So why, when you search the internet for helmet effectiveness, or read through the literarture of a number of pro-cycling organizations, do they cast dispersions upon helmet use? This one, for me, is an enigma. I understood why the auto industry was against airbags and seatbelts (they cost money) and why the cigarette and gun manufacturers are against regulation, but why do people care so much about us not wearing helmets. I can think of only a couple of things: a) cyclists want bike lanes and other safety measures without committing to anything on their own, and b) some are too lazy/cool to bother with a helmet. Of course, I'm a cyclist and clearly, I'm all for helmets (and yes, laws requiring them). I also think that if we want state and city governments to take us seriously about increasing cyclist safety through new bike lanes, changing traffic patterns, and building of greenways, we need to do our part, too.

## Monday, May 18, 2009

### Why Swine Flu is a bunch of hogwash.

I first thought of writing about this a couple of weeks ago, when the nationwide hysteria concerning swine flu was just beginning, but then, as quickly as it came, it went. Now, with the first death from swine flu in NY, the front pages of the major newspapers have returned to the topic. The New York Times article and headline, was, as always, something close to languid. However, the NY post's article and photos, are, also as usual, a bit hysterical. My son's school, apparent readers of the post, have covered all the water fountains with plastic bags, perhaps unaware that the CDC clearly states there seems to be little or no chance of infection through drinking water.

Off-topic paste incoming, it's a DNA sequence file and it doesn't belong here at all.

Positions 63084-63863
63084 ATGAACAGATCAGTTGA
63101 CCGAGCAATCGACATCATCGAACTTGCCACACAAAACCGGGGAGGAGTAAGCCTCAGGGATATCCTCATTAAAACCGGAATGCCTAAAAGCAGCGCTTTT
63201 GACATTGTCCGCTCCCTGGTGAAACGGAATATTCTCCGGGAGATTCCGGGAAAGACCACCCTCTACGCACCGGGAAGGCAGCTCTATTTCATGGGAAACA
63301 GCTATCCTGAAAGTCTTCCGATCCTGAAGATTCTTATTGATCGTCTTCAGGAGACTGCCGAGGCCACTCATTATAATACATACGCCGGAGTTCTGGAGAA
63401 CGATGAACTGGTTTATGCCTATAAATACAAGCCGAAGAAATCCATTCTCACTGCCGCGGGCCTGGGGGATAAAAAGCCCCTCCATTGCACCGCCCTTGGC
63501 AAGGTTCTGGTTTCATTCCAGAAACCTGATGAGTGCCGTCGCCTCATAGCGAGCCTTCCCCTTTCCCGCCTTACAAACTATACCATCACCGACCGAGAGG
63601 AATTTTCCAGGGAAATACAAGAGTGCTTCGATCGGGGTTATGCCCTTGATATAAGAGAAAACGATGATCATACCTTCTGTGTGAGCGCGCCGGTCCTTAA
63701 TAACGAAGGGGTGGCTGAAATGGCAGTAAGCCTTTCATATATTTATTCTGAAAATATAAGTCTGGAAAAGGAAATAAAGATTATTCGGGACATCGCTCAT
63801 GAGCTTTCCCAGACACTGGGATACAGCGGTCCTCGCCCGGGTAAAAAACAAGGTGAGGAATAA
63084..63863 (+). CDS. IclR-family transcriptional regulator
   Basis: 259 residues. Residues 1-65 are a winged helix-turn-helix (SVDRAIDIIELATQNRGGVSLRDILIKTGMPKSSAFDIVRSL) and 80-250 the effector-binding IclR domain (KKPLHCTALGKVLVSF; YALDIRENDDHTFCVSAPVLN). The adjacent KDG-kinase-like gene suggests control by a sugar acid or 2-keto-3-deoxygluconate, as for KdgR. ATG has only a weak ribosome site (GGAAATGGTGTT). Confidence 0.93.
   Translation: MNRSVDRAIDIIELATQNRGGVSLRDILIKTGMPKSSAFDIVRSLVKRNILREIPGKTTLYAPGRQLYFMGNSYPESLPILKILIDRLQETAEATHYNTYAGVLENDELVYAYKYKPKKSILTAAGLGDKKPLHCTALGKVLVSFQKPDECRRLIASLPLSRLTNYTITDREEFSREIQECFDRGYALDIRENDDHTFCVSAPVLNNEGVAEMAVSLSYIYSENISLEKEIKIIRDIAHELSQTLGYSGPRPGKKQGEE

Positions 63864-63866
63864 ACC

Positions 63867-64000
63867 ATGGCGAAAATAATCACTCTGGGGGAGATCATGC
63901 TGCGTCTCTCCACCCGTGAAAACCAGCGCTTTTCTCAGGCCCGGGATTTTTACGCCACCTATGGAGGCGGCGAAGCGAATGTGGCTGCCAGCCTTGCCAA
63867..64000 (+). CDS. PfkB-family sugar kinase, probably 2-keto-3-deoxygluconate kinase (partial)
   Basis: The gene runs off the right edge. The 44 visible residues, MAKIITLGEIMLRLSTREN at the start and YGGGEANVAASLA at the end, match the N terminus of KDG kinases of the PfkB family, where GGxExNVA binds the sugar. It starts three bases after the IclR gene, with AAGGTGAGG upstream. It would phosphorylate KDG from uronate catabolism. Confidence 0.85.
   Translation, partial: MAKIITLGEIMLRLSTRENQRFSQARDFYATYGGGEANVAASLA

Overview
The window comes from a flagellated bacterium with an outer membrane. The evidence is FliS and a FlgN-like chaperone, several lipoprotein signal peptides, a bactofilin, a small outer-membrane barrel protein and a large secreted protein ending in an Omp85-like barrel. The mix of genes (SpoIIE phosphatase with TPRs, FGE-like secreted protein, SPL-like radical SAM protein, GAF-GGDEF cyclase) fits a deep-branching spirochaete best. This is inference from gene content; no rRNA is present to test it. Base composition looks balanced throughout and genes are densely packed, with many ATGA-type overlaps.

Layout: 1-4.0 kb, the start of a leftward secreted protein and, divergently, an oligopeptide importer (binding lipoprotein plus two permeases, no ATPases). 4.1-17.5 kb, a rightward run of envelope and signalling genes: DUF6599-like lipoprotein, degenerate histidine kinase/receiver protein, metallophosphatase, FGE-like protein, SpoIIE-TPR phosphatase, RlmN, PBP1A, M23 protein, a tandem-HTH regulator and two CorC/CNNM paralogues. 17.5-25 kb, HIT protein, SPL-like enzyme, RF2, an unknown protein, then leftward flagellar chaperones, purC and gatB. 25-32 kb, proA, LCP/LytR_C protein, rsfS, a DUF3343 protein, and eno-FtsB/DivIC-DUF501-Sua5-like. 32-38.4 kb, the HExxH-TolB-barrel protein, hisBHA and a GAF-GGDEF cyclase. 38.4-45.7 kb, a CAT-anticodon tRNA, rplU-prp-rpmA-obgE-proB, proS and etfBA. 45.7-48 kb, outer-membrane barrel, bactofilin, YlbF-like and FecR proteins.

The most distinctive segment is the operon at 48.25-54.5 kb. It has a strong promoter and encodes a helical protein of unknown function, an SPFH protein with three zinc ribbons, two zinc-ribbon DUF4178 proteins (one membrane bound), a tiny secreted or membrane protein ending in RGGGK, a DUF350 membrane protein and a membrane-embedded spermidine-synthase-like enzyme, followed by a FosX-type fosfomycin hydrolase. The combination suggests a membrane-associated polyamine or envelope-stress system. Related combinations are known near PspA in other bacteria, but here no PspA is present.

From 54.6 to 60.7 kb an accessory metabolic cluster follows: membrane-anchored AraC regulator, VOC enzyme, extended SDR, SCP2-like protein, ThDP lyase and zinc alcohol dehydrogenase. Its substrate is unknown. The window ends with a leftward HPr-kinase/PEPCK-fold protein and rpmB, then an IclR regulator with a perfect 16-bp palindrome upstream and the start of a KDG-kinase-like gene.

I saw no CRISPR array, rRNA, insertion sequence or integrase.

What's more is that, so far, this flu has been a very minor flu, with about 5,000 documented cases and 6 deaths. The blog of record relays that the "regular" flu has already killed something like 13,000 people in the US this year (it's not clear whether this is derived from the CDC's annual estimate of 36,000). This amounts to about 100 people a day.